Speaking at the Committee for Economic Development of Australia (CEDA) conference in Adelaide last week, Dr Megan Clark said the next area for communications on Earth and space would combine light and the radio spectrum.
She said more bandwidth was needed and Australia had a role to play in the laser communications network to be established between the moon and the Earth. Among other tasks, that would be used to help control robots on the moon.
“That will transform the way we communicate here on Earth,” she said.
Dr Clark said Australia led the world in autonomous drilling and remote asset management.
The key task of the missions to the moon and then Mars will be to find and recover ice that can be converted into hydrogen for power and oxygen for life support.
“We want to bring our expertise to the table to support that,” she said.
Dr Clark said the third area where Australian could contribute is exploitation of satellite data.
“We are really good in this country at putting that into a kind of cube of data, better than any other country. We would love to do the data cube for the moon and Mars,” she said.
“We will work very hard to make sure that Australia and Australian ideas and technology are showcased out there but what really is driving us is to be able to make sure we are giving jobs to the kids and grand-kids of this nation in a sector that right now they can’t participate in.”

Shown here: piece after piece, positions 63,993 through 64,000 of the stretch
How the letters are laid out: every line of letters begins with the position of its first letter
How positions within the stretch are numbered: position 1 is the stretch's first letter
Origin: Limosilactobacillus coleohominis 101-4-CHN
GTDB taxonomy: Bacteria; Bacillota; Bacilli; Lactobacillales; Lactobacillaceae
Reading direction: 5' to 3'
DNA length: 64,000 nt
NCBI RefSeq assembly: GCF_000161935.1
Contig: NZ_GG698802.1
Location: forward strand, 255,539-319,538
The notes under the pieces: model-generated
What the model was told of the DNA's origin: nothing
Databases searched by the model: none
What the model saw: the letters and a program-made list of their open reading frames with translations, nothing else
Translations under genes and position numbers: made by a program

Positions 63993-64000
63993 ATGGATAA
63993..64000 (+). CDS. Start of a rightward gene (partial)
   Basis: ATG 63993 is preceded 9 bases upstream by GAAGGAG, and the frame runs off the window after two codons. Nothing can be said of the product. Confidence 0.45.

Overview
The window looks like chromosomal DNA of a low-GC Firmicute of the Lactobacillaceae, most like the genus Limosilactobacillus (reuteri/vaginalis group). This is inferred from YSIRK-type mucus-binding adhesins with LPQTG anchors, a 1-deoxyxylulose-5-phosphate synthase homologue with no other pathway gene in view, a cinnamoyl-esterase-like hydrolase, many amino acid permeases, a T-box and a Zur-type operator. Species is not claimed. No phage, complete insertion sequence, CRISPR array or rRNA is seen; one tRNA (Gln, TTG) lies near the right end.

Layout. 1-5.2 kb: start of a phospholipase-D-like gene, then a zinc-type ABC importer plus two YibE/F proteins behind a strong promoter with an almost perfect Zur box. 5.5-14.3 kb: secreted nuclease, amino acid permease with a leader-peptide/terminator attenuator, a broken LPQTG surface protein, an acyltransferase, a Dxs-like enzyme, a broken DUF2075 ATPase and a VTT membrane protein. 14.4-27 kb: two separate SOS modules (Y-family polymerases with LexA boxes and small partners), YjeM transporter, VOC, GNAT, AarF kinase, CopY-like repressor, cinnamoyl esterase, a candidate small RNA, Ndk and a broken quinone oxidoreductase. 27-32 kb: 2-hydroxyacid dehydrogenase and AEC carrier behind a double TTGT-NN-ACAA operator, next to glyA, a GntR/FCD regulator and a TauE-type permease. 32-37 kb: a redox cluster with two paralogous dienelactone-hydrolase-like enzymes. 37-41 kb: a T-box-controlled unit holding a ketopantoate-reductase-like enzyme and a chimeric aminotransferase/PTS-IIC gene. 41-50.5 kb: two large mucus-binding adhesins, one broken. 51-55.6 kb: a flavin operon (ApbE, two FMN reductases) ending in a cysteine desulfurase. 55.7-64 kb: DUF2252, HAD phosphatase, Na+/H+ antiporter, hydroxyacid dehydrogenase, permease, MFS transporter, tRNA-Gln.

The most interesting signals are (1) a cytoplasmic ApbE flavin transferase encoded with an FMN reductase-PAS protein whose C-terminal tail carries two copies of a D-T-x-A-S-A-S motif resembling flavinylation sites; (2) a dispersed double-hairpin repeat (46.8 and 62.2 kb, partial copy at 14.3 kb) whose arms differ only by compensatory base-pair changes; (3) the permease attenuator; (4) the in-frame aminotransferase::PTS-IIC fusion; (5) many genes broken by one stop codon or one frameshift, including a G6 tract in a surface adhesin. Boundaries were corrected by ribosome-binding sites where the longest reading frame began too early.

Dr Clark said the Australian Space Agency was founded 16 months ago, with just herself and deputy Anthony Murfett having to figure out just what the agency would do.
She said nations established space agencies for different reasons, some such as the US, Russia and China to demonstrate global technical superiority, and others such as India and Israel to inspire their nations.
In Australia’s case, the government’s purpose was crystal clear.
“That was to really diversify our economy and create jobs that weren’t available,” she said.
“We set the purpose of the agency to transform and grow a globally respected Australian Space Agency and industry.”
Dr Clark said this was the most commercially focused purpose of any space agency in the world.
The agency also set out to engage the nation. It has now engaged with 110 million Australians. Clearly there aren’t nearly that many people in Australia, so many were engaged on multiple occasions.
Dr Clark said that statement of values cited passion.
“Actually the original version of this was ‘We do cool things’,” she said.
“It made it all the way through the approvals process, up, back and forwards and it got crossed out at the last minute. So, you will see passion but to us it’s still do cool things. It didn’t survive the prime minister’s office.”
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